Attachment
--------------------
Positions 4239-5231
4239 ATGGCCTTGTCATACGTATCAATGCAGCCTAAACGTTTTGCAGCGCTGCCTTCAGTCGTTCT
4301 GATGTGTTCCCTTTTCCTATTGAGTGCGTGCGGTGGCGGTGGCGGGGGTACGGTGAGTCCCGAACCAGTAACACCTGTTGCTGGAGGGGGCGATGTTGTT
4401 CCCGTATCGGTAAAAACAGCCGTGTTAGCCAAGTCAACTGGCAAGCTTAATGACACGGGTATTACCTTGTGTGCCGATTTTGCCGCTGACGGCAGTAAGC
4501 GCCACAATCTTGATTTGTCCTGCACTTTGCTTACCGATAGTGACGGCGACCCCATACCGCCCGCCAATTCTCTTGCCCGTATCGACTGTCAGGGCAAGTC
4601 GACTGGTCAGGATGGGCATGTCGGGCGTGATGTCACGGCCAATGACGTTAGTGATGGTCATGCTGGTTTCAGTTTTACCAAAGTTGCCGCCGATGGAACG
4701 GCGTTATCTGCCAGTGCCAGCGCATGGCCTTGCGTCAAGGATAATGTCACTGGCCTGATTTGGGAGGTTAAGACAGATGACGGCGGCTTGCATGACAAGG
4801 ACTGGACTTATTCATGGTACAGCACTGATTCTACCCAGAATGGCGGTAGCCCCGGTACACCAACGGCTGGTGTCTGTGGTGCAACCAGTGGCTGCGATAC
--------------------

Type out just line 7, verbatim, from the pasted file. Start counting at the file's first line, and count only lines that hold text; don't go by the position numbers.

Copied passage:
4701 GCGTTATCTGCCAGTGCCAGCGCATGGCCTTGCGTCAAGGATAATGTCACTGGCCTGATTTGGGAGGTTAAGACAGATGACGGCGGCTTGCATGACAAGG